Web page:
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Page last updated at 20:32 GMT, Monday, 25 May 2009 21:32 UK

Stiff resistance by Swat Taliban

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The BBC's Barbara Plett: "The Taliban have dug themselves in quite deeply"

Pakistan's military says it has made steady progress amid stiff resistance from the Taliban in the Swat valley.

Troops have taken the town of Maalam Jabba, once popular with ski tourists, which militants had used as a training centre and supply base, the army said.

Concern is growing for some 20,000 civilians still in Mingora city where street-to-street fighting continues.

About 2.4 million people have fled the valley to stay in camps, with relatives or in rented property, the UN says.

The United Nations refugee agency, UNHCR, said the estimate - provided by the North West Frontier Province - included about 160,000 people living in government-run camps.

Journalist have mostly been barred from frontline reporting but the BBC's Islamabad correspondent was among several journalists shown the mountain stronghold of Maalam Jabba which the army seized from the Taliban.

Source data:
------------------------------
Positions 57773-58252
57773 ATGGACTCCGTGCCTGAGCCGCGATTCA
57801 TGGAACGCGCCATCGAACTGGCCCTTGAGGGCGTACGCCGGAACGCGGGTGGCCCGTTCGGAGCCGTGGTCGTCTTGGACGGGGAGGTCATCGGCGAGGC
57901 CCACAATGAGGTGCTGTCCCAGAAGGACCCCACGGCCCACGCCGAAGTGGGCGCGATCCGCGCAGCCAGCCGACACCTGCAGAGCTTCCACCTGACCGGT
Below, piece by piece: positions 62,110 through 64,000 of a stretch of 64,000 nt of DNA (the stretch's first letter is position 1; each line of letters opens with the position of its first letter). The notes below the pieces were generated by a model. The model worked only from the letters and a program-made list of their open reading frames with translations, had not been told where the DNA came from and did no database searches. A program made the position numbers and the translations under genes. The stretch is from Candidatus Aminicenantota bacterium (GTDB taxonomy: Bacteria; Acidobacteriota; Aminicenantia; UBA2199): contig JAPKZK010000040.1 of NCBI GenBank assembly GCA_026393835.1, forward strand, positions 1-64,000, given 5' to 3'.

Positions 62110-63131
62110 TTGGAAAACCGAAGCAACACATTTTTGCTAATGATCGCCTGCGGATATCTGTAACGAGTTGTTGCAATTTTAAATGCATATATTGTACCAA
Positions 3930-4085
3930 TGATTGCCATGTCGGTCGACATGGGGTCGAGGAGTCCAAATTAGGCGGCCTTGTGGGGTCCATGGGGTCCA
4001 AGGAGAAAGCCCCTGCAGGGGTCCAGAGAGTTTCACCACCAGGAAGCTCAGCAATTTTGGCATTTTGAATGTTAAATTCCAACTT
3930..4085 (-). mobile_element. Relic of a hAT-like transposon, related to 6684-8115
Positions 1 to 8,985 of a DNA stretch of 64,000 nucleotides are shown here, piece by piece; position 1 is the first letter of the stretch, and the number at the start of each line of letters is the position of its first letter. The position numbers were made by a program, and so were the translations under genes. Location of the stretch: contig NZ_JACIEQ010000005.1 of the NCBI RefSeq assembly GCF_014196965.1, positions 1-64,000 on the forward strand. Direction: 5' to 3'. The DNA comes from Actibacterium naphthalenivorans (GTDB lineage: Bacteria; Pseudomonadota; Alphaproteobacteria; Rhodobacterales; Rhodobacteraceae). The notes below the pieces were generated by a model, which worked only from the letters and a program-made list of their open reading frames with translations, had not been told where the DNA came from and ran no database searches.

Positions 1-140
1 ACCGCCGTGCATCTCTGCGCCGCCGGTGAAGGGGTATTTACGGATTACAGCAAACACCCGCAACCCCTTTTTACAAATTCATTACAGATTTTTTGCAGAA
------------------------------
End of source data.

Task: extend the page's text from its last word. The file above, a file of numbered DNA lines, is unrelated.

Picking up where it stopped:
Troops had met "stiff resistance" before securing the town, said Athar Abbas, the army's chief spokesman.

'Long war'

He told the BBC that some order had been restored to the streets of Mingora.

"The latest situation is that almost, you could say, about one-quarter of Mingora city is under the possession of security forces there."

He had earlier said it would take 10 days to force out the Taliban.

A Taliban spokesman told the Associated Press that they would not fight the army in Mingora, but pledged to continue "the long war".

Meanwhile, assessments for reconstruction and resettlement of at least $1bn are being considered by the Pakistan government.

"We have started initial satellite surveys for the rehabilitation of homes, business and cultivatable lands," said Qamar Zaman Kaira, the federal information minister.

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